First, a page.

A measuring flask 82 is mounted in each of the measuring flask apertures. Each measuring flask is identical to each other measuring flask. Each measuring flask includes an elongated open ended thin wall cylindrical stainless steel measuring tube 84 positioned in a respective aperture 62. Each tube 84 has a flange 86 formed integral therewith. The flange is positioned near the upper end of the tube. Tube 84 has its upper end open and communicates with the filling tank assembly. Tube 84 has its lower end open. The tube is mounted vertically and is aligned with the axis of rotation of floor 60. A mounting ring 88 is connected to floor 60 by a conventional spring clamp (not shown) to hold each tube 84 in its respective aperture 62. The measuring flask, in this instance, includes a high impact strength plastic right circular cylindrical sleeve 90; however, any other suitable material, such as, polyurethane or steel, may be used for the sleeve. Sleeve 90 is concentric with tube 84 and is telescopically mounted on the tube to move freely along the length of the tube. The sleeve is light weight to facilitate movement of the sleeve along the tube. The bottom portion of sleeve 90 is engageable with dome bottom 40 of its respective container 22.
Each of the sleeves 90 is connected to control means 92, which selectively moves each sleeve relative to its respective tube 84 in an axial direction and thereby moves the sleeve relative to its respective container 22. Each sleeve is also connected to a sleeve guide 94 which prevents the sleeve from rotating relative to its respective tube and thereby maintains the connection of the sleeve with control means 92. Control means 92 includes an elongated cam 96, which is connected to housing 24 by a plurality of brackets 98. Cam 96, as may be best seen in FIG. 2, holds the sleeve in a raised position when the respective container is first delivered to the measuring flask. Then, the cam allows the sleeve to descent along its respective tube until the sleeve engages the bottom of its respective container, as shown in FIG. 3. The measuring flask is moved into alignment with the filling loop, so that the divided material flows into the measuring flask, as shown in FIG. 4. Further movement of the container places the container in the position shown in FIG. 5. The sleeve is raised by the cam to discharge the material into the container and to raise the sleeve above the container so that the container may be discharged onto the output conveyor.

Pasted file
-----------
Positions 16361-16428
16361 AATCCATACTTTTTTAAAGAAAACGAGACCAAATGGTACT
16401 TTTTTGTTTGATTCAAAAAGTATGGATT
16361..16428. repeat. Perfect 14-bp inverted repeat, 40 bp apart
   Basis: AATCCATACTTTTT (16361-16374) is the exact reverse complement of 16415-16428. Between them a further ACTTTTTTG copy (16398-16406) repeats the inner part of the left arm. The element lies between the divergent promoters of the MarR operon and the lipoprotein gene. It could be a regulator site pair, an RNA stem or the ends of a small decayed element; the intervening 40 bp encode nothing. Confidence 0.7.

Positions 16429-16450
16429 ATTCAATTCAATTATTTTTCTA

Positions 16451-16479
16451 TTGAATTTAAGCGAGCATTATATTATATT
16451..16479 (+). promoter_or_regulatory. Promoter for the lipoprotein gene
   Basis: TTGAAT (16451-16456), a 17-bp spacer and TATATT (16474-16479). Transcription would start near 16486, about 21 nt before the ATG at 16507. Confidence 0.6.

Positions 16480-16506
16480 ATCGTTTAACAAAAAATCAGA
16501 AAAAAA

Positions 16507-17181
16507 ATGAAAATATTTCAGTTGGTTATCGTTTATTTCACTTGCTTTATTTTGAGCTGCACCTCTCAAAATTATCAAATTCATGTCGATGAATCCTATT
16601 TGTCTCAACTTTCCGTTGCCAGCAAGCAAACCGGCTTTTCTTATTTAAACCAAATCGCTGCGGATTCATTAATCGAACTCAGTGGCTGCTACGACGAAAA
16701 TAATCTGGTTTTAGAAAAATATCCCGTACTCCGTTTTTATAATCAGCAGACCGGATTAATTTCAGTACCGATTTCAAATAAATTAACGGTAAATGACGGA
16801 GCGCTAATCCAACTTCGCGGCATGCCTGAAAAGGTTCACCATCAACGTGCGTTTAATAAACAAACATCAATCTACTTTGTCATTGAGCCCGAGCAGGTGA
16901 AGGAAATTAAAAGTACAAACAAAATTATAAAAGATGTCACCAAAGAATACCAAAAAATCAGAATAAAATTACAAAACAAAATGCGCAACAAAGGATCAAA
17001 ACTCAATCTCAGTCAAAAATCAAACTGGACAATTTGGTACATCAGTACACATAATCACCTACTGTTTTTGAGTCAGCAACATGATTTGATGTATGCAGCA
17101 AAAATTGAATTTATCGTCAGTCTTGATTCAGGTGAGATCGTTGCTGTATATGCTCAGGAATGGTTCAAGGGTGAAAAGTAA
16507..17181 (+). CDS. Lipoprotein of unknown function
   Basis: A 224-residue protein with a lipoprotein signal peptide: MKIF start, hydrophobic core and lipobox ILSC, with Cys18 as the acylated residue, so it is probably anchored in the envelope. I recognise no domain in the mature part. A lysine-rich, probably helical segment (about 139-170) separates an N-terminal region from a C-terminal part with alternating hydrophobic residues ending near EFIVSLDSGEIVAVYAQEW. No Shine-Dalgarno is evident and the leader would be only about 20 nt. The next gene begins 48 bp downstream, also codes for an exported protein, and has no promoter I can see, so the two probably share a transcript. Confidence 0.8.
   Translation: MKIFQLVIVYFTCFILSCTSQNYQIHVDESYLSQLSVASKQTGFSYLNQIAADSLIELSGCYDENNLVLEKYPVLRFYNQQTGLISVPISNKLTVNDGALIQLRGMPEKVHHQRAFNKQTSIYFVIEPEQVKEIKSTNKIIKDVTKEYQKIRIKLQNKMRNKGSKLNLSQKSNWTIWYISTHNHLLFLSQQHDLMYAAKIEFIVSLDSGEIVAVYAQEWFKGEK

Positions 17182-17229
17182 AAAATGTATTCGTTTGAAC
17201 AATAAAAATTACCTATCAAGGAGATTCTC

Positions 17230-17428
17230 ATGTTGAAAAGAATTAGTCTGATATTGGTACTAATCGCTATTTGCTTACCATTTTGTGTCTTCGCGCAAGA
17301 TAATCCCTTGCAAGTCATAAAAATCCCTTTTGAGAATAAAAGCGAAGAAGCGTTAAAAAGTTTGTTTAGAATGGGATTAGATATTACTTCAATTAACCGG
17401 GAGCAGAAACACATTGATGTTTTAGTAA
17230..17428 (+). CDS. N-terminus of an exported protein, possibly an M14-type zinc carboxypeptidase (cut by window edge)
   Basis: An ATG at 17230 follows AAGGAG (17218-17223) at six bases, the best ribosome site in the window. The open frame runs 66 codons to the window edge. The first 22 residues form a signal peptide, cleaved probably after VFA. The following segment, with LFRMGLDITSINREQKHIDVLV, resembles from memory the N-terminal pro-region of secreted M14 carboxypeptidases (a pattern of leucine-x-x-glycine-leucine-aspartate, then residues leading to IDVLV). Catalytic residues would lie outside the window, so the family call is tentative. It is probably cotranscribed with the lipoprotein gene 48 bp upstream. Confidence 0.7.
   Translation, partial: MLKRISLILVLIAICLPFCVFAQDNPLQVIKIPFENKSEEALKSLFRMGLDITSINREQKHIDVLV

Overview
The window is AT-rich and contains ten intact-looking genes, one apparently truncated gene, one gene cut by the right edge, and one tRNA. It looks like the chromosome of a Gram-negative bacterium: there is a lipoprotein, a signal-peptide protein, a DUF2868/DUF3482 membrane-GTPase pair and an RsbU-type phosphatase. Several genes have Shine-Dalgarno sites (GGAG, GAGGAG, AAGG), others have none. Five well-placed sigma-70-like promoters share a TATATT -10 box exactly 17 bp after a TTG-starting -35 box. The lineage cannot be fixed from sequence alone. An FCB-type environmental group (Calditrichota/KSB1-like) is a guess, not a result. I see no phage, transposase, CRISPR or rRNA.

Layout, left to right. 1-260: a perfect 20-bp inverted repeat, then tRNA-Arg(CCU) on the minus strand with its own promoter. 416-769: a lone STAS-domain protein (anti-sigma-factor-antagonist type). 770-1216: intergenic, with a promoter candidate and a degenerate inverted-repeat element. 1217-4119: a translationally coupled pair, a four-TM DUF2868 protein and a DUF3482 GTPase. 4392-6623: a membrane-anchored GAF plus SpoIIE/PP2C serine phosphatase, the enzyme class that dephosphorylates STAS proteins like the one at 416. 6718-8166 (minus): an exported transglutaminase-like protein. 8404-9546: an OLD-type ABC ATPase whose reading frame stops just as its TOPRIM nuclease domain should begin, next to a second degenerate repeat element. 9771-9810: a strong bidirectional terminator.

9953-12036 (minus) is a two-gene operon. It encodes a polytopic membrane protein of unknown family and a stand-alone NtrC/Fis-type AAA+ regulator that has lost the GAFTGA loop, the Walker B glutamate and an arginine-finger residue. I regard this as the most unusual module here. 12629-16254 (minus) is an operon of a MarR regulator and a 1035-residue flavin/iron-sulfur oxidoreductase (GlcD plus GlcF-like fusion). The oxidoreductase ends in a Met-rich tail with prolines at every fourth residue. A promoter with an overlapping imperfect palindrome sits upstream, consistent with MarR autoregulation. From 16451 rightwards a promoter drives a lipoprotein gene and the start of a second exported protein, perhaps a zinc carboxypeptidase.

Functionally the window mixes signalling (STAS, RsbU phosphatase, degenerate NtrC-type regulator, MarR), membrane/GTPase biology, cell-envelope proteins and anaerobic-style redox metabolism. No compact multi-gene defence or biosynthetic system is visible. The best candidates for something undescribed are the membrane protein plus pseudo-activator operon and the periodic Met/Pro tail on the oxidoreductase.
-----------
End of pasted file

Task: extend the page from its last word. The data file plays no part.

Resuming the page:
Each sleeve has a radially outwardly extending sleeve split ring 100 mounted thereon adjacent to the upper end of the sleeve. Each ring 100 has a follower assembly 102 mounted thereon. Each follower assembly includes an axel 104 with a roller 106 rotatably mounted thereon. Roller 106 rotatably engages elongated cam 96, so that as the sleeve moves relative to the elongated cam, the sleeve moves vertically and axially relative to its respective tube.
Sleeve guide 94 includes a wish bone guide 108 fixed to split ring 100. A guide strap 110 is slidably mounted in wish bone guide 108. The guide strap 110 is fixed in U-mount 112 which is fixed to turret 28. The wish bone guide 108 riding in vertical strap 110 allows the sleeve to move vertically relative to is respective tube, but prevents the sleeve from rotating relative to its respective tube, thereby keeping roller 106 in engagement with the elongated cam.
A container support holds containers 22 in a single horizontal plane. The container support includes a support rail 114 which is fixed to a support rail bracket 116. Bracket 116 is fixed to drum 56. A container pocket 118 is mounted on the rotatable turret to move the container with rail 114. Outside rails 120 and 122 are connected to the housing, which rails 120 and 122 hold the container in its respective container pocket.
Infeed conveyor 30 delivers containers 22 to infeed turret 32 of the subject filling machine. The rotation of the infeed turret is synchronized with the rotation of the filling turret. The infeed turret carries each container onto rail 114 and into its respective pocket 118. Each container is then moved to a position where rails 120 and 122 keep the container in the pocket. The pocket is aligned with the respective measuring flask so that as the drum rotates, follower 106 goes down along lowering means portion 107 of the elongated cam 96. The follower is held into engagement with the cam by gravity so that other mechanical contrivances are not necessary. Each container moves in a circular path having its center at the axis of rotation of shaft 52.